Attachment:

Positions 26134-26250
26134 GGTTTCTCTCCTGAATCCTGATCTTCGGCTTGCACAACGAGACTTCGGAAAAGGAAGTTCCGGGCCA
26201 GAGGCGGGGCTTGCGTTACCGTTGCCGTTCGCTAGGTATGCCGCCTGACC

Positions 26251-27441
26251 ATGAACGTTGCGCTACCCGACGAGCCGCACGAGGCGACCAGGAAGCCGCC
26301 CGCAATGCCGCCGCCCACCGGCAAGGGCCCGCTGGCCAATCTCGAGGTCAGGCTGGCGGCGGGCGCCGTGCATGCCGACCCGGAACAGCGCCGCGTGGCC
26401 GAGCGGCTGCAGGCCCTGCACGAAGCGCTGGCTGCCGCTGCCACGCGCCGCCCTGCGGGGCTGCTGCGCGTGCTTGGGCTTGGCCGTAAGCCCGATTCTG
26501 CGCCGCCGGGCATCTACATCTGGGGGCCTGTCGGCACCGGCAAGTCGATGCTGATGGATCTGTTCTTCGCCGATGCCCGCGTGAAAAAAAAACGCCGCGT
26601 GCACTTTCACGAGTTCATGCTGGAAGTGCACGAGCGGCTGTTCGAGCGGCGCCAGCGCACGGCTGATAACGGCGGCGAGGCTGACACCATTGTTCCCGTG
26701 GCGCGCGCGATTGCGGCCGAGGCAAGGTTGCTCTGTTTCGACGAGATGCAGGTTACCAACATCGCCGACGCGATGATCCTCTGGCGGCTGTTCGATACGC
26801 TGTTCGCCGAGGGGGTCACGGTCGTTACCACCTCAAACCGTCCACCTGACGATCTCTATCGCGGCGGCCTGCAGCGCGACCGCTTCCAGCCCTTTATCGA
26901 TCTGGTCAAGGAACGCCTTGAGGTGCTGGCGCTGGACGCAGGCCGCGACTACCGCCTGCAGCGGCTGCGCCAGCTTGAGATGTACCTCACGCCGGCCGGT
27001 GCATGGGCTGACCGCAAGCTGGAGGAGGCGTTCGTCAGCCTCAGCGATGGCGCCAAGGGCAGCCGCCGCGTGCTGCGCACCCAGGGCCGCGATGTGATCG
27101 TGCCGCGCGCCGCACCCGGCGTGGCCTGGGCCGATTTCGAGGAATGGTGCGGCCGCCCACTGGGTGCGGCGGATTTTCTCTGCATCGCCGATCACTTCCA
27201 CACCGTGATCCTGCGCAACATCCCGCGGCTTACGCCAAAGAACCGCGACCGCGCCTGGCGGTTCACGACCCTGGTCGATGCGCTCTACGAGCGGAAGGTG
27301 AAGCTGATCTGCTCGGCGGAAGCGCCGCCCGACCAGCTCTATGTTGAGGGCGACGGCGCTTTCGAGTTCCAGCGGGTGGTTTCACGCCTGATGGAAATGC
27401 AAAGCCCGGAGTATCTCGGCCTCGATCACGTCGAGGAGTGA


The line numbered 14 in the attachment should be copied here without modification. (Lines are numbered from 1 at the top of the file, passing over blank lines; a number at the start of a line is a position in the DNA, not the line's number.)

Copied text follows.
27101 TGCCGCGCGCCGCACCCGGCGTGGCCTGGGCCGATTTCGAGGAATGGTGCGGCCGCCCACTGGGTGCGGCGGATTTTCTCTGCATCGCCGATCACTTCCA